“We don’t know yet whether Vitamin D treats or prevents prostate cancer,” says Hollis. “At the minimum, what it may do is keep lower-grade prostate cancers from going ballistic.” The 4,000 U dosage of vitamin D administered in the study, Hollis points out, were normal body levels, not pharmacological levels.

The research was funded by Gateway for Cancer Research, the Department of Veterans Affairs, National Institutes of Health, and the South Carolina Clinical and Translational Research Institute. The American Chemical Society (ACS), a nonprofit organization chartered by the U.S. Congress, is the world’s largest scientific society and a global leader in providing access to chemistry-related research through its multiple databases, peer-reviewed journals and scientific conferences. Its main offices are in Washington, D.C., and Columbus, Ohio. The complete release on the study is at http://www.eurekalert.org/pub_releases/2015-03/acs-vdm021915.php; ACS NEWS SERVICE Weekly Press Package – May 27, 2015. General Inquiries: Michael Bernstein, m_bernstein@acs.org; Science Inquiries: Katie Cottingham, Ph.D., k_cottingham@acs.org.

New Gene Subgroup in Prostate Cancer

Findings of a study recently published online in Nature Genetics indicates researchers may be closer to determining the aggression of prostate cancers and devising specialized treatment for prostate cancer patients. “Researchers have drawn a molecular portrait that provides the first complete picture of localized, multi-focal disease within the prostate and also unveils a new gene subgroup driving it,” according to study co-leads, Dr. Robert Bristow, a clinician-scientist at Princess Margaret Cancer Centre, and Dr. Paul Boutros, an investigator at the Ontario Institute for Cancer Research. According to Dr. Bristow: “Our research shows how prostate cancers can vary from one man to another–despite the same pathology under the microscope–as well as how it can vary within one man who may have multiple tumor types in his prostate. These sub-types may be important to determining the response to surgery or radiotherapy between patients.”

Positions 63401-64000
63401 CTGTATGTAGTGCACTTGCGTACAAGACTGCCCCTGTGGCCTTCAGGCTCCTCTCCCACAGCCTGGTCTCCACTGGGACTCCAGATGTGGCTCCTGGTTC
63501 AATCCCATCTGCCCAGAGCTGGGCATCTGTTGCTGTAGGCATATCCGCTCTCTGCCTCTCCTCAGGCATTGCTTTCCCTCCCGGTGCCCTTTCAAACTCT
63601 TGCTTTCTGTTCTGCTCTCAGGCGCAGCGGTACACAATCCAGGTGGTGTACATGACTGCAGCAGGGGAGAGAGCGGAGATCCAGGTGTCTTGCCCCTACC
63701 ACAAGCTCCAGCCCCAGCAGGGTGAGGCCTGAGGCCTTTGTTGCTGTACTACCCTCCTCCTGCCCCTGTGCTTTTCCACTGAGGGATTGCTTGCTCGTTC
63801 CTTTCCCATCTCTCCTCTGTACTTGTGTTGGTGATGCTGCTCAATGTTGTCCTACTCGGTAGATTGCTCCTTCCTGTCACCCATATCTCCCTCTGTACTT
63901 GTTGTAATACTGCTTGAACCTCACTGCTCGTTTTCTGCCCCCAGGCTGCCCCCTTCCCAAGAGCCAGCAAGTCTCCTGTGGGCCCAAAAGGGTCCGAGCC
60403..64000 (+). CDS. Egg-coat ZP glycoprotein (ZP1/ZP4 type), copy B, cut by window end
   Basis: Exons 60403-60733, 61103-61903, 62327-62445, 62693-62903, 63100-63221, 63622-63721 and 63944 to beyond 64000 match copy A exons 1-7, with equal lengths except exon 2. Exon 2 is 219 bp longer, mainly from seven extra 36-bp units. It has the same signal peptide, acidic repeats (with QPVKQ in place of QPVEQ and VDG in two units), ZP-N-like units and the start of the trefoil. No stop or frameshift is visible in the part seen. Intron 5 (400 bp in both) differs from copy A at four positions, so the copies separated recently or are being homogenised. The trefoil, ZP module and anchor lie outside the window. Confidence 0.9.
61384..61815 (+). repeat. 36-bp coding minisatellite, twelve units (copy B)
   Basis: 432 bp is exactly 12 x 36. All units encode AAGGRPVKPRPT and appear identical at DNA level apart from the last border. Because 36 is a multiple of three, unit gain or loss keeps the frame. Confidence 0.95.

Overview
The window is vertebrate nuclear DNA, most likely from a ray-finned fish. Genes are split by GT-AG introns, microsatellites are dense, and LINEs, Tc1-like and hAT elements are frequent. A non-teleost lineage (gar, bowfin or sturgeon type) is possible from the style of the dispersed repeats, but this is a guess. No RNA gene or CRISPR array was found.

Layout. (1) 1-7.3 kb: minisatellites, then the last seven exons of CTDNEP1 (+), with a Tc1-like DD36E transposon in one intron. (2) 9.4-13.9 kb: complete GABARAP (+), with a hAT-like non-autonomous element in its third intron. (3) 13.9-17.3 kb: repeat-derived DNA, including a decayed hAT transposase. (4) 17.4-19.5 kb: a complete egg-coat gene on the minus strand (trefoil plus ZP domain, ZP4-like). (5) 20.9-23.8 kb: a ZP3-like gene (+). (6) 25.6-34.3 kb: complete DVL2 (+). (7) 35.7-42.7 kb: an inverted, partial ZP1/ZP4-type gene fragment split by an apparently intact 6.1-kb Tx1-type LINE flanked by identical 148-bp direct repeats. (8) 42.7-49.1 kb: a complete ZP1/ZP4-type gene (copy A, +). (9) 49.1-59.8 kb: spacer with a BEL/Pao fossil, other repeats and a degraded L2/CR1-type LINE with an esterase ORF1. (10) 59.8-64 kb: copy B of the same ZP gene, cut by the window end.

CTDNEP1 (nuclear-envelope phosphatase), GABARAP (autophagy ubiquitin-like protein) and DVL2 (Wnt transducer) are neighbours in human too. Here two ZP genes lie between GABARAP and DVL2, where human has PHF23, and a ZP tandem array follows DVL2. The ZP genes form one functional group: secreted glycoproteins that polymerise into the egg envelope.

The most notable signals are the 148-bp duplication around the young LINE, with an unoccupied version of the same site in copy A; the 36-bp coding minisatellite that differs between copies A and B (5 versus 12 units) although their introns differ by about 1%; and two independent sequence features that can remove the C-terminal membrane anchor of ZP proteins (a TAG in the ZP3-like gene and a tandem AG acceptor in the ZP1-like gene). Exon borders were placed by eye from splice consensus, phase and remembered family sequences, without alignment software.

Seventy-four patients whose tumors were classified at Gleason Score 7 for aggressiveness underwent molecular profiling. Of these, whole-genome sequencing was done on 23 multiple tumor specimens from five patients whose prostates were removed at surgery. The researchers carefully analyzed the genetics of each focus of cancer within each prostate and assigned “aggression scores” to each cancer. One finding was that even small cancers can contain aggressive cells that can “alter” a patient’s prognosis. In addition, notes Dr. Boutros: “The more detailed analysis clearly identified that two members of the MYC cancer gene family were at play in disease development.” One of them, “C-MYC,” drives aggressive disease; the other one, “L-MYC,” is known to be implicated in lung and other cancers.